General Information

  • Many families are very involved in taking care of their elderly family members, as well as some of their neighbors and friendsf.  As people live longer, more live alone.  They are also more likely to develop disabling conditions that require more everyday care. 
  • The person who is ill usually has doctors, nurses and specialists to care for him.  Who is taking care of the close family member who is brokenhearted or heartsick?  When people suffer, those who love them suffer vicariously; and that can take a terrible toll. 

  • Caring for the Elderly.  Those most in need of help are elderly individuals with dementia or who have difficulties taking care of their own basic needs, from dressing and bathing to preparing their own food and managing their medications and finances, among other daily tasks.

  • When you become a caregiver for someone who is elderly, ill, or disabled, you are walking on a humble path of Christian discipleship—a path that will enrich your life with new meaning. 
Statistics
  • There is currently a tremendous growth in population among the elderly.  34 million adults care for adults 50 and older.  8.9 million care for someone with dementia.  The fastest growing segment of our population is those who are 85 years of age and older.  The population of 65 and older is expected to increase from 12% in 2002 to 20% of our population in 2030.  About 65% of people age 85 to 89 need help.  Of those 90 and older, only 25% do not need assistance.  (Source:  Family Caregiver Alliance, November 2016)

  • Having a seriously ill spouse can increase the caregiver’s risk of death.
  • An estimated 44 million Americans provide care for ill, elderly or disabled adult family members or other loved ones.  An additional 6 million care for children under the age of 18 who have mental or developmental disabilities.  (Source: A new snapshot of America's 44 million family caregivers," Forbes.com, June 2015) 
  • 80% of long-term care is shouldered by unpaid family caregivers.  Caring for another person can be exhausting, frustrating and lonely 24 hours a day life.  It is both physically and mentally demanding, with symptoms of depression found in 40-70% of caregivers.  About 2/3 of caregivers are women, and 14% who care for older adults are themselves age 65 or more.  (Source:  Long Term Care, longtermcare.gov, 2016)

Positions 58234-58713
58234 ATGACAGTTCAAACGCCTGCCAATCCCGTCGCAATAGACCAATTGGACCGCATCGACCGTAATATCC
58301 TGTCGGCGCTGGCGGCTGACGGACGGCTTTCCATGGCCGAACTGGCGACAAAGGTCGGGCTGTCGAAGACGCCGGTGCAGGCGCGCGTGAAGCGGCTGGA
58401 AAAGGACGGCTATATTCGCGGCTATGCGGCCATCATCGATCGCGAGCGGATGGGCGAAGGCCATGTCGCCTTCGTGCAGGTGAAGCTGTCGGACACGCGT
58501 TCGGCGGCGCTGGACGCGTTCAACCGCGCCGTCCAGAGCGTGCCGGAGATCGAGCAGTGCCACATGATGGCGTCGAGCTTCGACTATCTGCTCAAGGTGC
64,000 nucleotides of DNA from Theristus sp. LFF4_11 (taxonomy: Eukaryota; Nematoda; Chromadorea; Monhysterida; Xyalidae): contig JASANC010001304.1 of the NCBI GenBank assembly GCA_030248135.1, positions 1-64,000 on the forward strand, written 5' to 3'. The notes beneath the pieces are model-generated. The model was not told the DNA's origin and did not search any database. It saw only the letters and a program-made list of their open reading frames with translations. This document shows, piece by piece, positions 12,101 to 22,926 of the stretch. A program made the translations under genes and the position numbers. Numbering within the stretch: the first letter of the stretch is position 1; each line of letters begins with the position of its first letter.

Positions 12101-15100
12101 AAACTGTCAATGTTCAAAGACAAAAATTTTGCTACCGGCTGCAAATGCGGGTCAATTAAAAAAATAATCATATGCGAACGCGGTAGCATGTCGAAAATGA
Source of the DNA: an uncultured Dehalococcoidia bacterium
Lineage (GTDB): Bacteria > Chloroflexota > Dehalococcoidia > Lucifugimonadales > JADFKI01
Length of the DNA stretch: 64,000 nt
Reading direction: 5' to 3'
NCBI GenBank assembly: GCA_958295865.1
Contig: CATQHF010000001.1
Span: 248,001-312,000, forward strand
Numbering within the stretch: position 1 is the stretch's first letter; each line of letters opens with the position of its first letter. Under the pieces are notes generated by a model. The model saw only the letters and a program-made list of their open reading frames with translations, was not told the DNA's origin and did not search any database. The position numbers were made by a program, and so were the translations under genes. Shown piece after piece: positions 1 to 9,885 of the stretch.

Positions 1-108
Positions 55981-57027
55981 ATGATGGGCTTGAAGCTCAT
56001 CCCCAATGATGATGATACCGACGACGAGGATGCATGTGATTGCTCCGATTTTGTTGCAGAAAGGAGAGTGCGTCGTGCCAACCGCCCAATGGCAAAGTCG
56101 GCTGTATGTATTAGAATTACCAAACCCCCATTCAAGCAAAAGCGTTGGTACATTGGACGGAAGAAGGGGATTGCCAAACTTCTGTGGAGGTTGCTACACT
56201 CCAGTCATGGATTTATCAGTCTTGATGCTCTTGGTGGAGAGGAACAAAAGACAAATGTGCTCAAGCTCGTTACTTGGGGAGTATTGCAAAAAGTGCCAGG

• Unpaid family members are the largest source of long-term care services in America.  It would cost more than $257 billion a year to replace informal caregiving.  Nearly half of caregivers are employed full time, and as many as 3/4 of caregivers are female.  (Source:  Family Caregiver Alliance, 2016)
Local Organizations
Additional Resources

Family Caregivers Support Program

(509) 458-7450

Providence Adult Day Health
6018 N Astor
Spokane, WA   99208
509-482-2475
fairhul@hfadc.org
http://washington.providence.org/senior-care/spokane-adult-day-health/

Caring for the Elderly and Caregivers.  Providing respite for caregivers, nursing, rehabilitation, case management, and activities for loved ones. 

Spokane Helpline
Community-Minded Enterprises program
(509) 960-7281
Monday-Friday, 8 am to 5 pm
email:  CLCinformation@community-minded.org 
http://www.SpokaneHelpline.org
  • Seniors and people with disabilities can find the services they need to stay in their homes.
  • Home visits are provided when needed. to help with assessment and paperwork. 
  • Services include actual assistance, mental health services, housing, Medicaid, transportation to meals, and caregiver support.
  • Designed to help guardians, advocates, caregivers, family members, neighbors, health care providers, community partners and law enforcement...to find resources.  

Community Living Connections - Washington State
https://washingtoncommunitylivingconnections.org